Getting caught up on the qualities of individual professors and ignoring systemic academic biases also creates the temptation to dismiss the problem of writing as gatekeeper due to a technicality: most students are ultimately able to pass their WRIT courses. If we focus on the passing grade and conclude that it’s “easy” for everyone to fulfill the Writing Requirements, we completely disregard the day-to-day experiences of the writers, all of whom have feelings as they write—confusion, frustration, hope, among others. Moreover, we risk patronizing writers who must work harder than others to meet academic standards, marking them as bad writers who will be allowed to pass by “kind” or “easy” professors, lumping them in with slackers. Just as passing through the Van Wickle Gates can be a radically different experience for two graduates of the same class, passing the same writing course—even getting the same grade—can mean wildly diverging things to two writers.
If the academy influences the WRIT-course professor’s teaching regardless of his or her discipline or grading scheme, at least one type of course purports to allow writers to free themselves from restrictive academic conventions regardless of their concentration. It is the creative nonfiction writing course, promoted by the University on their webpage about the Writing Requirement (tellingly, though, this type of course is listed merely as “popular,” and placed secondary to academic writing courses that are “encouraged”). Creative nonfiction courses are like the side gates flanking Van Wickle, letting students like me pass through with more freedom. Like those gates, however, they’re small, and don’t fit too many at a time. Introduction to Creative Nonfiction, for example, is notoriously hard to get into, requiring a combination of luck while mashing “Register Cart” at 8:00 AM and the ability to produce a writing sample. The call for writing samples is intimidating, especially for inexperienced writers, and selectively filters out potential class members who are less confident in their own writing even before the professor starts reading samples. Then, that evaluation process likely favors experienced writers as well. The result is a class of mostly experienced writers, and that means the demographics are skewed toward people who have had the chance to practice both academic and creative writing in English in the past. Ironically, due to the creative and exploratory nature of these courses and the fact that they are graded S/NC, the general sentiment among students—and sometimes even the policy explicitly articulated by professors—is that you will receive a satisfactory grade as long as you put in effort and turn in your writing. If that’s the case, shouldn’t the department purposefully seek out a diverse range of writers for these courses, rather than so heavily favoring “good” ones? I understand the logistical issue of too few spots in too few course sections taught by too few professors, of course. But the problem of space is not an inevitable reality but rather a situation created by the priorities of the English department (among others in the humanities) when it comes to hiring, granting tenure, and planning course lists. Priorities can be changed.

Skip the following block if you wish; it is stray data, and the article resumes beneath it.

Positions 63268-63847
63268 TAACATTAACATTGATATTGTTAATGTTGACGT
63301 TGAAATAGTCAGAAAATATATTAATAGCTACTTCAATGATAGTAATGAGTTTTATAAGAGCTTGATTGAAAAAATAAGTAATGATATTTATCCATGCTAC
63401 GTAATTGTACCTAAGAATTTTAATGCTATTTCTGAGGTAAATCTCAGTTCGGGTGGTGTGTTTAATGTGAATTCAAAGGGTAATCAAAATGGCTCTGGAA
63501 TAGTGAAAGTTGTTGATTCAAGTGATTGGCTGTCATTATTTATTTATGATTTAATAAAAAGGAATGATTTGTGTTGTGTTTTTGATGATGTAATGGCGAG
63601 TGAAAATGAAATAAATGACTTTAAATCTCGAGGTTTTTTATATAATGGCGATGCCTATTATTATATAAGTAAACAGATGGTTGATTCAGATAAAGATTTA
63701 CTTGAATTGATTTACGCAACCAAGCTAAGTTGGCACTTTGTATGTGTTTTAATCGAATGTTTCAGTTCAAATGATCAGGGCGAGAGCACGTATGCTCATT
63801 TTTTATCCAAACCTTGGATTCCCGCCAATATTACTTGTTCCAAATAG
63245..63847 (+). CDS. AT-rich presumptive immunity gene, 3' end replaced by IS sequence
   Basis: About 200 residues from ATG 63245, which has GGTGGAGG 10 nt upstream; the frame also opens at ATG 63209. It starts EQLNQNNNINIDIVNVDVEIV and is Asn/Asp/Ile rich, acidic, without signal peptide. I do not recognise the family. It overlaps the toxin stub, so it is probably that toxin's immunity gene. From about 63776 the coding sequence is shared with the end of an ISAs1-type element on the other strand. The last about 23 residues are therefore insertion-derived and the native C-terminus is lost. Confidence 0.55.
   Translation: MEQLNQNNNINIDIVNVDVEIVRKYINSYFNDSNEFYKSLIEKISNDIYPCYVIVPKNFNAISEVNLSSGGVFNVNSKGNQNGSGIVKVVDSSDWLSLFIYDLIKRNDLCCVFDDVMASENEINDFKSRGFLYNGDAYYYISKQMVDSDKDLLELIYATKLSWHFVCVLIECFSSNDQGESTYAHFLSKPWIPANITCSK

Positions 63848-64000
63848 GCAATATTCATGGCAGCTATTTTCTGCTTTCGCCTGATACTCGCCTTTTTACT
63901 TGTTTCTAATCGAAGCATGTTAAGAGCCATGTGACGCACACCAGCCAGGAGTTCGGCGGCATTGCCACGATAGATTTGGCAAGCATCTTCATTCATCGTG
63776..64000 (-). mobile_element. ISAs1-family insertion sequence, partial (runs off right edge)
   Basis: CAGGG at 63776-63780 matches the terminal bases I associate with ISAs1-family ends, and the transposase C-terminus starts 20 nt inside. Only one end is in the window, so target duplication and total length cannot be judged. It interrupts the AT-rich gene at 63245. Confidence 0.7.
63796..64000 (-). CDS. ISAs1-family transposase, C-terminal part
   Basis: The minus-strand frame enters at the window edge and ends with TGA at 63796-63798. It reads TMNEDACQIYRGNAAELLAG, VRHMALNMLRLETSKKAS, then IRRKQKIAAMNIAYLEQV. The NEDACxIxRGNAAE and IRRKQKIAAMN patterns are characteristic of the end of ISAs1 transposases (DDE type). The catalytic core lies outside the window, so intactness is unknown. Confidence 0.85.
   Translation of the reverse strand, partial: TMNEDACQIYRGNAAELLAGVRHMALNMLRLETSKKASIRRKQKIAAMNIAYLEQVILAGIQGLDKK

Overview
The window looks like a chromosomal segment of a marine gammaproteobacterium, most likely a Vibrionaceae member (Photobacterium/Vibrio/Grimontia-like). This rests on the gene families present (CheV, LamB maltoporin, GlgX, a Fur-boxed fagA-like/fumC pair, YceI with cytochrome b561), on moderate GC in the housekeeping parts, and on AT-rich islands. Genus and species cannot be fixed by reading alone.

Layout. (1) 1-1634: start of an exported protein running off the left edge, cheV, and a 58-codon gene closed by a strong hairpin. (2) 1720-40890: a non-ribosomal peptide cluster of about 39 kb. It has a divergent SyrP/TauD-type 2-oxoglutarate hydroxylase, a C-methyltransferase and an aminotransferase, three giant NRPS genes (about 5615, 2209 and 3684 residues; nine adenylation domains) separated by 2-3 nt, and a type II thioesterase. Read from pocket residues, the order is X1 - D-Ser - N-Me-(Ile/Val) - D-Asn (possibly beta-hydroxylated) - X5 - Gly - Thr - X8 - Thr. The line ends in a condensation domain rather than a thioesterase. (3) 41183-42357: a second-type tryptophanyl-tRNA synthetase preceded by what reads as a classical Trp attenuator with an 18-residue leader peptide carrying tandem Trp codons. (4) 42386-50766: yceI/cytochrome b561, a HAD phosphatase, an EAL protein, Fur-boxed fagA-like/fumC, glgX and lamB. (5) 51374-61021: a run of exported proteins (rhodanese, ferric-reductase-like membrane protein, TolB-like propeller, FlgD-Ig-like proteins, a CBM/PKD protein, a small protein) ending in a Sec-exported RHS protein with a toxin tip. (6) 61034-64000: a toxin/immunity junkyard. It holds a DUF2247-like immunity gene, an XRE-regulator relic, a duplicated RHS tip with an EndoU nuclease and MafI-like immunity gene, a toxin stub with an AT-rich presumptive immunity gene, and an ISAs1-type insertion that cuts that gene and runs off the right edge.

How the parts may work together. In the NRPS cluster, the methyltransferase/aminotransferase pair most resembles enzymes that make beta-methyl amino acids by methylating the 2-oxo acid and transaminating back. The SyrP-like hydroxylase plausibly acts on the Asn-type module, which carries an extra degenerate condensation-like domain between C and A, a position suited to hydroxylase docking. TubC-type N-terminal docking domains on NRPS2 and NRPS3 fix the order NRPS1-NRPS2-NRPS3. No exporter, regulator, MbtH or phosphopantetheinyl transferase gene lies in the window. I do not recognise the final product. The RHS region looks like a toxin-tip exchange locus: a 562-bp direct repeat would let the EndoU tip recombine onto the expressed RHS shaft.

Other Creative Nonfiction side doors present additional obstacles to passage. More advanced courses require completion of introductory or intermediate writing courses, which is like putting gates behind gates. Moreover, due to these successive rounds of filtering, advanced writing courses and many intermediate courses are largely homogenous in their demographics, as in largely white. The demographics of these spaces are partially the product of white privilege; these writing classrooms are also spaces where the subtle elements of white privilege come into play, noticed and felt largely by the minority writer, if he or she decides to stay with the course.
I speak from personal experience. In such classrooms, I often feel the need to speak for the Taiwanese and my Taiwaneseness, though I do not fully understand either, and though neither my professors nor my classmates explicitly ask me to. I feel the need to explain my stories and their contexts because they are not the default. At the same time, I worry about writing in clichés, being a cliché: the Asian, or the Asian-American written about so many times before that I’m almost certain there’s no longer room for my story in English for an American audience. I am privileged to have had a bilingual education almost all of my life. I have passed through the gates many times, have done enough writing to fulfill the Writing Requirement at least four times over. And still, each time, they loom over me.